Guy Farrow, partner in charge and managing partner of Heidrick & Struggles Sydney (Australia), learned firsthand what it takes to succeed as a global leader while working with American Airlines in Dallas. He has functional management expertise in e-commerce, finance & planning, operations and sales & marketing. We spoke with Farrow about the need for CEOs to become more globally well-rounded and the value that would bring to their companies.
CEOB: Why do you think global experience is so important today for CEOs?
GF: “Primarily because the companies themselves and consumers are going global at the same time, so to have an understanding of your market, you have to have a global perspective. Take an industry like automotive as an example. If you go back 100 years, Ford was selling to Americans. Now, Ford is selling to a global consumer base. So the person at the helm must have a global perspective.”
CEOB: Our audience is mid-market CEOs, many of them for private companies. Is this relevant for them?
GF: “The Internet has made it easier for all companies to expand abroad, so understanding different markets is an important commodity even for mid-market firms, particularly those which do most of their business in the U.S. but have some global outreach, [whether it’s exporting products or importing of parts].”
CEOB: What global strengths and experiences are boards looking for in CEOs?
GF: “If you went back 10 years, the need was to learn a foreign language, watch foreign news and hang out with lots of people from other countries. Now, to be a global citizen who understands how business works, you have to physically work overseas and get out of the expatriate bubble. Consider Craig Kreeger, the Virgin Atlantic Airways CEO. He ran the international division for American Airlines while sitting in London, which is a very different view than doing it from Dallas.”
CEOB: Should CEOs undertake some training and learning beforehand?
GF: “You can do both, but the value is much more on people who have immersed themselves in doing business. Watching American television and studying in the U.S. isn’t enough. One is the theory and the other is the practice. Theory is great, practice is where the real value is found. Richer executives have the practical experience to marry with the theoretical. “When you get a foreign CEO at an iconic American company, by default, they will be a global citizen. You have to prove your mettle in delivering strong results in a foreign country.”
CEOB: What do CEOs need to know about various cultures?
GF: “In some cultures, business is done more by contract and others by relationships. You need to know which is more important. In Asian cultures, you start a meeting by building a relationship, not talking business. When a relationship is strong, they want to do business with you. The contract is organic and defines where you were at a certain point in time. As the relationship evolves, the contract takes place. I recall a deal with a business in a Middle Eastern country that took 10 years to finalize. In other countries, the contract is the starting point, not the ending point. It’s important to know the difference.”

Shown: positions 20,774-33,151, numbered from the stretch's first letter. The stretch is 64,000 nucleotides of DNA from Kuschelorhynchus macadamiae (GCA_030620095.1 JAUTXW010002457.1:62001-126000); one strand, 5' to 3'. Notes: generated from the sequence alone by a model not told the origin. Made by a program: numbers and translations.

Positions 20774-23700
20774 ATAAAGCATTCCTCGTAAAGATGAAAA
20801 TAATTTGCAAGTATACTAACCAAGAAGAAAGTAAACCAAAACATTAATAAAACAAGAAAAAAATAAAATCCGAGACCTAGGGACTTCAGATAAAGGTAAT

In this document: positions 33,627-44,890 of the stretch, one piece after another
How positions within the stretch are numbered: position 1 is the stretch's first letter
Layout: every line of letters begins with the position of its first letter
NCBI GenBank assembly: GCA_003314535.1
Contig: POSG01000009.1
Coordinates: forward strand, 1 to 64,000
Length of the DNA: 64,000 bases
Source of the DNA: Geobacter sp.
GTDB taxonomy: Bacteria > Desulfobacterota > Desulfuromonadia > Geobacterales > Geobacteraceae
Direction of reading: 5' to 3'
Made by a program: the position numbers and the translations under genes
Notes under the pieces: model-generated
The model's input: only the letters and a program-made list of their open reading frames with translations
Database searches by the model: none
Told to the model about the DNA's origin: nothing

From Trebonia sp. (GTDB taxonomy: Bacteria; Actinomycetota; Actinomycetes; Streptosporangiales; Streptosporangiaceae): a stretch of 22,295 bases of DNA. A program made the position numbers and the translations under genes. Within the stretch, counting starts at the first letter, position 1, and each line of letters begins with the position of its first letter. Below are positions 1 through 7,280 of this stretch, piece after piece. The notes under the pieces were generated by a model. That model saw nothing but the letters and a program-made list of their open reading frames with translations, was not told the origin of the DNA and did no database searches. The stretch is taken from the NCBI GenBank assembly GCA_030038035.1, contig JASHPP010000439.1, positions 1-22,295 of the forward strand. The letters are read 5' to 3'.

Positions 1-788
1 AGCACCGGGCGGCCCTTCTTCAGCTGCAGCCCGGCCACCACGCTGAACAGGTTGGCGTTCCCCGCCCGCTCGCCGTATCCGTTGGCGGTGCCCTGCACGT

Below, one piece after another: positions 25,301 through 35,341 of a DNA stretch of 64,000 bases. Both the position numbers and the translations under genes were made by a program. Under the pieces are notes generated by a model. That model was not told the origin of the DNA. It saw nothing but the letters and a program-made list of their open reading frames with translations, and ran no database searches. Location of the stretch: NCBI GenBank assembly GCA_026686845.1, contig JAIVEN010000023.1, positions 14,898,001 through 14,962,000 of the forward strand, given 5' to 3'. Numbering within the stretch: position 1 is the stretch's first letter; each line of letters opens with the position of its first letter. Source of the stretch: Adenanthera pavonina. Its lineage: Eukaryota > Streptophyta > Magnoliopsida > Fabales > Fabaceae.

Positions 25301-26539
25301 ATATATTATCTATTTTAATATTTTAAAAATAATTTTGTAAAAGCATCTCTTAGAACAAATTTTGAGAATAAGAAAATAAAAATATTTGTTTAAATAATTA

CEOB: How can CEOs who do not have global divisions build some ‘experience diversity’?
GF: “This would be a personal journey instead of a professional one, unless you’re looking to going into a specific country. You can take courses and speak to people from the area. There are a lot of chambers of commerce, consulates and trade associations. I’ve learned more about countries and cultures that way.”
CEOB: How should CEOs for companies with global divisions expand their global exposure/knowledge?
GF: “Not everyone has the luxury of traveling. Life and family sometimes make it difficult. There is a mindset. You can still try to immerse yourself by learning more, rotating employees and encouraging diversity. Having a diverse management team and diverse staff can also help increase your exposure.”
CEOB: How should companies be training their executives and lower-level management to compete in a global market?
GF: “It’s not enough to let people live in a little expatriate bubble, you really need to give them full responsibility for offshore operations. Also, it is getting much easier to travel from a cost and communication perspective. Coupled with access to Skype and email, the world is a much smaller place. It becomes easier if you’re prepared to take the necessary steps.”